Green Light

The Secretariat of Communications and Transportation is working to streamline and consolidate much of the country's transportation and logistics, further connecting the country and enabling growth among all sectors.

With nearly 1.5 million km of roads across the country and an annual traffic density of more than half a billion, Mexico has one of the most extensive infrastructure systems in all of Latin America. As a whole, the transportation sector is one of the most promising for the country. Recent government initiatives and investments are set to ensure the sector’s continued growth.

Due to Mexico’s increasing foreign trade over the past two decades, the sector has been growing steadily, as the increasing need for a quality transportation system throughout the country has created several methods for sending merchandise to export points. Much of the recent improvement made to the country’s transportation system has come after 2013, when President Enrique Peña Nieto announced a USD600-billion National Infrastructure Program (NPI).

Of the more than 700 projects in the NPI, the transportation and logistics sector will account for approximately 17% of finances, or USD85 billion. Though far-reaching and including sectors such as tourism and housing and urban development, the bulk of public investment making up the NPI was directed to infrastructure, which saw projects for the modernization of roads, railways, maritime ports, and airports. Though several of the NPI’s projects have become delayed due to the volatile international oil price, the current growth the country is seeing will allow it to continue.

According to the Secretariat of Communications and Transportation (SCT), up to 75% of all resources that fund the country’s public infrastructure works come from the private sector. Investment in infrastructure has grown considerably in recent years; total infrastructure investment sat at USD13.4 billion in 2011 and grew 23% over five years, up to USD16 billion in 2016. Comparatively, on the public side, the SCT has invested USD4 billion for work overseen by the secretariat, of which USD3.7 billion is destined specifically for infrastructure, transportation, and ports.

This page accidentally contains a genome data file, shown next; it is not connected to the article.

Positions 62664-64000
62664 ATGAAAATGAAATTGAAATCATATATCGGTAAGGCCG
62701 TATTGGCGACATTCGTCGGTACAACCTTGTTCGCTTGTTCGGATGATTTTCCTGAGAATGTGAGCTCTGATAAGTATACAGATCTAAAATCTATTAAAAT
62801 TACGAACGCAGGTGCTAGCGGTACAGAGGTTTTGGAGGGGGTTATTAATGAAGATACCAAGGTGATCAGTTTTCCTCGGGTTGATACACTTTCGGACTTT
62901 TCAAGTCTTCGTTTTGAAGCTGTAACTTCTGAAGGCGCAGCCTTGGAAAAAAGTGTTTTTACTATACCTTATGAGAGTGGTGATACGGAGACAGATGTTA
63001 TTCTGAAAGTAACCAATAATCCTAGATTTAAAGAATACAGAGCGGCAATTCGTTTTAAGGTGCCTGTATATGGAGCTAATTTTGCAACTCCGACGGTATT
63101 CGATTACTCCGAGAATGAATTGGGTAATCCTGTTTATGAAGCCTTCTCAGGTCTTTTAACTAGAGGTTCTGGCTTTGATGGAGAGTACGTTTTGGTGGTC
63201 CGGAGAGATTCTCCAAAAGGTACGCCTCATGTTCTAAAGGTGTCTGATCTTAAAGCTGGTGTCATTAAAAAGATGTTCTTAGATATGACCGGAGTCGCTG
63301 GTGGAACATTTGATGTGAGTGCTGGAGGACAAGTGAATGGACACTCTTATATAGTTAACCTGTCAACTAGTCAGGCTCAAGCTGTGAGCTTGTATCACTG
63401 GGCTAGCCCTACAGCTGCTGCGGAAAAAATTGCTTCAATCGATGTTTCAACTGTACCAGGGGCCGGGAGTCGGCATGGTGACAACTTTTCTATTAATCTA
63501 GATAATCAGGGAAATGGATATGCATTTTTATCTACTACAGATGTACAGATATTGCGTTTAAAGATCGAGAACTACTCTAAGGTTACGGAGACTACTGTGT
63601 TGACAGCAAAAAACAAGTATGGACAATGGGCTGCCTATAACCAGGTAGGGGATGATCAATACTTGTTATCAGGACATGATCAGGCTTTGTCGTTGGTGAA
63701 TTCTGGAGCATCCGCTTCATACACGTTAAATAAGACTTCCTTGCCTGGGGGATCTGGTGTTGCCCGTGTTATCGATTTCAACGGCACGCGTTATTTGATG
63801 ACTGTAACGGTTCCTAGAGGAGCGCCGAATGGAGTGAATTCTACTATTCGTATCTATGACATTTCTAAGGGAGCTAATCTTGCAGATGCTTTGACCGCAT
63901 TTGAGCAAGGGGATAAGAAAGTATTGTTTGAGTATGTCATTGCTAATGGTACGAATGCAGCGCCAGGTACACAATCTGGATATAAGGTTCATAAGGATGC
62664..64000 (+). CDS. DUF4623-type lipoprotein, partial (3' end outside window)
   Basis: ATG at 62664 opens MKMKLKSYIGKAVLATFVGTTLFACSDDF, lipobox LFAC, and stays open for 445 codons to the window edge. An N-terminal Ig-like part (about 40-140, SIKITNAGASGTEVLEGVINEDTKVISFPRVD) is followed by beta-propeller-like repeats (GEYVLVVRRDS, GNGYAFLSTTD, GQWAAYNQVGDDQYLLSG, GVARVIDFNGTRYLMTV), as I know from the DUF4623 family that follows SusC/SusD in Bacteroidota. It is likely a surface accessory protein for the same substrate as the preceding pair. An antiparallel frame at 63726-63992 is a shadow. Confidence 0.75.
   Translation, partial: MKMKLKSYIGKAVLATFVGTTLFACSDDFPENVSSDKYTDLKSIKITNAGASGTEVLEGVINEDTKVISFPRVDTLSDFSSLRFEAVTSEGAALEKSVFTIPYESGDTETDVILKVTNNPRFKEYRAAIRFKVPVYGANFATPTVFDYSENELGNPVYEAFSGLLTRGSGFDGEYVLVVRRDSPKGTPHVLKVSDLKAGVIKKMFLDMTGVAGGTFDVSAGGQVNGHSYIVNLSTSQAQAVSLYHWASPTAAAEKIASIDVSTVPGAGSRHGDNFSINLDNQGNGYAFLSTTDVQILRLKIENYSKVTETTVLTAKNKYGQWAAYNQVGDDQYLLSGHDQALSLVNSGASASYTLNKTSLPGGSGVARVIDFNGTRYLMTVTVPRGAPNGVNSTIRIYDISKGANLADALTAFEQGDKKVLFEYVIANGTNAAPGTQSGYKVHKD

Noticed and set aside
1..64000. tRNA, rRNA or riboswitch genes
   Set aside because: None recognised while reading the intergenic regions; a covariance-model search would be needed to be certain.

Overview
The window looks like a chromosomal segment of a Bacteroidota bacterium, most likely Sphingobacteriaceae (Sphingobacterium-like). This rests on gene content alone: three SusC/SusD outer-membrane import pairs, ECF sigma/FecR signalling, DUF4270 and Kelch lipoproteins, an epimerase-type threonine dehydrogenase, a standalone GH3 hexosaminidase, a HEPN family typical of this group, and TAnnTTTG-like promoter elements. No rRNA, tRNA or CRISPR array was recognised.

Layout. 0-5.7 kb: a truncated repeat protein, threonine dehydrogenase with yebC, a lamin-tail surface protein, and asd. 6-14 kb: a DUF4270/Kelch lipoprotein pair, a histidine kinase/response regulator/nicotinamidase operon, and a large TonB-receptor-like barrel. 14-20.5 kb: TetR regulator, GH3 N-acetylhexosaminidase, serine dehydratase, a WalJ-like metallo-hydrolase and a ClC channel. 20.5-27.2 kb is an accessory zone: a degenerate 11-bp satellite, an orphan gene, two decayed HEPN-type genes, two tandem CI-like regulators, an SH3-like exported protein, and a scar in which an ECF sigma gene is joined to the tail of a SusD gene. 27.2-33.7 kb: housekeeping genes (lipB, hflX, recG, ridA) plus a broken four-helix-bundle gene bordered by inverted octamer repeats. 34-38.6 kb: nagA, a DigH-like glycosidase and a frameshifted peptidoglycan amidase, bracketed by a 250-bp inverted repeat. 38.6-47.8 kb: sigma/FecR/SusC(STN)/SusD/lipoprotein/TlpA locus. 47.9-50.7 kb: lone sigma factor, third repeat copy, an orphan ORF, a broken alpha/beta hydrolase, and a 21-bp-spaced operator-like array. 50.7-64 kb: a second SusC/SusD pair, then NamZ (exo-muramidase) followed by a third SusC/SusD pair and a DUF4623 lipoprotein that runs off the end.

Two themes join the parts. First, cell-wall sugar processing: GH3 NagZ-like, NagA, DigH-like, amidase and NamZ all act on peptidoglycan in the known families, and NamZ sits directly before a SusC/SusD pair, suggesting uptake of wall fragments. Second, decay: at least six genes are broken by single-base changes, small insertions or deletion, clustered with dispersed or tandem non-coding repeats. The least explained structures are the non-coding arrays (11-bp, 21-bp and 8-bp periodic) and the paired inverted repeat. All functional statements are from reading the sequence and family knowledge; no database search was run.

The country has 117 operating ports, with just under 60 located on the Gulf of Mexico. The SCT has been working to consolidate port activity on both the Pacific Ocean side of the country as well as the Gulf. The SCT hopes that with a more consolidated and streamlined ports network, the country’s logistics sector will improve even more. These projects are now well underway, and the SCT hopes to have added more than 500 million tons of cargo volume by the end of 2018.

Some 14% of all port activity happens at Cayo Arcas. Other popular ports include Coatzacoalcos, Manzanillo, and Lazaro Cardenas, each of which account for 10% of port activity. The ports of Altamira, Veracruz, and Isla de Cedros each account for 6%.

The recent strong uptick in global tourism has only meant good things for commercial aviation. In 2016 alone, nearly 3.7 billion people flew to destinations all around the world, with 256 million in Latin America alone, and more than 82 million in Mexico. The 2016 figure represents a 10.7% increase from the previous year, with national airlines growing 13.4% to hit 53.6 million passengers, and international carriers seeing growth of 6%, reaching 29.1 million passengers.

To gain insights on the aviation sector in the country, TBY met with Vincent Etchebehere, the General Director of Air France—KLM México. “We are in a dynamic market, specifically on the flows between Mexico and Europe,” Etchebehere said. “This market has grown 6-7% per year over the past decade, which is significant growth. In 2017 alone, we saw over 10% growth for transport between Mexico and Europe at an industry-wide level. This is a market evolution on which we want to capitalize, especially as we are for the first time number one in the market for Mexico to Europe in terms of passengers transported, a position we intend to keep in 2018. With our partners Alitalia and Delta, we have more than 30% market share, Air France—KLM alone counting for 25%.”